Daily Report

June 21, 2024

Tactical Vehicle Rollover on WWII-Era Road Leaves 2 Airmen Disabled

One Airman was left permanently paralyzed below the waist and another suffered internal bleeding and had her leg amputated after an all-terrain search-and-recuse vehicle they were riding in rolled over on the island of Tinian last year. A subsequent investigation determined neither Airman was wearing a seatbelt or protective equipment, and the driver was speeding down a rough, World War II-era road. 

Radar Sweep

US Gives Ukraine Front-of-the-Line Privileges for Air Defense Missiles


The Biden administration is moving Ukraine ahead of other countries that were slated to receive air defense missiles, the latest move in its effort to rush urgently needed weapons to Kyiv. The U.S. will “reprioritize” deliveries of Patriots and National Advanced Surface-to-Air Missile Systems missiles planned for a select group of other countries so that the munitions coming off the production line will instead go to Ukraine, John Kirby, spokesperson for the National Security Council, announced June 20.

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Northrop Grumman Gets Price Cap Increase for Upcoming B-21 Lots

Aviation Week

Future procurement costs of the B-21 Raider will be more favorable for Northrop Grumman, which has announced a substantial loss on the first five lots of the bomber, though it is not likely the production will be profitable yet.

House Intelligence Chair Blasts White House over Russia’s Space Nuke Threat


House Intelligence Committee Chair Mike Turner (R-Ohio) is ripping into the Biden administration for not being more transparent about intelligence on Russia’s purported development of a space-based nuclear weapon. Turner, speaking June 20 at the Center for Strategic and International Studies, accused the White House of withholding details about the status of the Russian anti-satellite weapon program, which he described as the modern-day equivalent of the Cuban Missile Crisis.

Ultrasecure Comms Could Give Special Operators a Leg Up

Defense One

Quantum computing gets a lot of attention for its potential to break encryption, but it might also make special operators’ communications more secure than ever. Late last year, a company called Rhea Space Activity demonstrated its quantum communications prototype, QLOAK, in Norway for representatives of U.S. Special Operations Command, Norwegian Special Operations Command, and the Norwegian Defense Research Establishment.

Here’s How DIU Will Spend Almost $1B This Year

Breaking Defense

The Defense Innovation Unit on June 20 laid out its plans for how it will spend the $938 million Congress gave the organization for fiscal year 2024. The budget, which will be dispersed across four areas to streamline the organization’s “DIU 3.0” strategy, with DIU Director Doug Beck saying in a press release that “DIU’s FY24 spending is concentrated on closing the U.S. military’s most critical operational capability gaps with the focus, speed, and scale required to help us deter major conflict or win if forced to fight.”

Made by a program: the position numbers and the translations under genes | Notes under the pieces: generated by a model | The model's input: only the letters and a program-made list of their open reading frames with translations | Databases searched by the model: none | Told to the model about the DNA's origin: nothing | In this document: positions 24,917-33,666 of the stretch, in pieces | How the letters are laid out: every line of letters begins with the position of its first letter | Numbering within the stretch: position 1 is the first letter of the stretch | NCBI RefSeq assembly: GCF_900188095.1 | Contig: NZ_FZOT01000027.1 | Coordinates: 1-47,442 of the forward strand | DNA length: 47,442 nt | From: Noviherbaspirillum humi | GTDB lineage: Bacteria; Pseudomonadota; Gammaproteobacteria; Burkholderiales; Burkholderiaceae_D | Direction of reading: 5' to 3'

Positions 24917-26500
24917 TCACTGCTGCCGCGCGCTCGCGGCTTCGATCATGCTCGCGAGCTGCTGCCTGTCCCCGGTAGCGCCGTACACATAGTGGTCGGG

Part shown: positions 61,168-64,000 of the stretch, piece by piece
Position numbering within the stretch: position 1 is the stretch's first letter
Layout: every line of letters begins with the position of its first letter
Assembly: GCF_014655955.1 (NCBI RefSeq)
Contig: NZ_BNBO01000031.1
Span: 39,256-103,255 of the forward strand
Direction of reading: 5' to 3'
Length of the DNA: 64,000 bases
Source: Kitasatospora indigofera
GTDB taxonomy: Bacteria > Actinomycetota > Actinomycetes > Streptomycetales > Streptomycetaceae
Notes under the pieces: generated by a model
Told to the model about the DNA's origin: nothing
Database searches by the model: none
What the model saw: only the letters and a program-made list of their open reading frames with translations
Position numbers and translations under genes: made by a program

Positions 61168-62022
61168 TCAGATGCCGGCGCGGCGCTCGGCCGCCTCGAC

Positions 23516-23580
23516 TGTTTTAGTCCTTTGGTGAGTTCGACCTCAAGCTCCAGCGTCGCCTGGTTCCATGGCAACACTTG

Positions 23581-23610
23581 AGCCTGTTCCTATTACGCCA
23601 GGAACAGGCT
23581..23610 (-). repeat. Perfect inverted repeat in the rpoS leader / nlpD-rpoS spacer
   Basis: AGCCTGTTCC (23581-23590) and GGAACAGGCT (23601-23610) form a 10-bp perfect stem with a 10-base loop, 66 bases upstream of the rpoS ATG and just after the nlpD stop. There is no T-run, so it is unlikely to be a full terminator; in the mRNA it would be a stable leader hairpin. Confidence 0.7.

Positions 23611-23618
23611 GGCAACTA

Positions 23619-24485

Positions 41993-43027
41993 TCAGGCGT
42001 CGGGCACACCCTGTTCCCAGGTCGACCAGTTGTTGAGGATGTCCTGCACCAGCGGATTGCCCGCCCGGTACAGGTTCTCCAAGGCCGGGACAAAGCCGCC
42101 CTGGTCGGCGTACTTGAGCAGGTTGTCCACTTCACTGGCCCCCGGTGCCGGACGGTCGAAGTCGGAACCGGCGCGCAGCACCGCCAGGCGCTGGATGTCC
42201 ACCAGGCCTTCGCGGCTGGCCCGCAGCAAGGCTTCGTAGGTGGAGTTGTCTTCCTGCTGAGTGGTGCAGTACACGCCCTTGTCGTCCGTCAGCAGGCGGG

US Prepares to Open New Training Site for Foreign F-35 Pilots

Air Force Times

A new F-35 training site under construction in northwest Arkansas is preparing to welcome fighter pilots from around the world this fall. Ebbing Air National Guard Base will become the latest U.S.-based site dedicated to training foreign pilots across the global F-35 Joint Strike Fighter enterprise, which now encompasses more than 3,500 jets in 18 countries.

US Needs to Invest in Cheaper Long-Range Drones for Taiwan Scenario, Report Says

Breaking Defense

In order to counter a Chinese invasion of Taiwan, the U.S. military needs to buy a diverse fleet of uncrewed aircraft that spans the gamut from sophisticated long range stealth aircraft to cheap commercial drones, says a new report from the Center for a New American Security. But greater U.S. investments in drone technologies won’t be enough to erode China’s advantages, the authors of the report warn, adding that Taiwan needs to also invest heavily in its own fleet of uncrewed capabilities.

Honeywell Strikes $2 Billion Deal for Defense Business

The Wall Street Journal

Honeywell International has struck a roughly $2 billion deal to buy aerospace and defense technology company CAES Systems from private-equity firm Advent International. CAES, formerly known as Cobham Advanced Electronic Solutions, designs, develops and tests electronics ranging from antenna systems to communication networks for aerospace and defense companies.

One More Thing

Military Athletes Race for Spots on USA Team for Paris Olympics

Stars and Stripes

Two Soldiers and an Airman will run the length of 30 football fields on June 21, jumping 28 barriers and seven water pools in a race to qualify for the final spots on Team USA and go to Paris next month to compete in the Olympic games.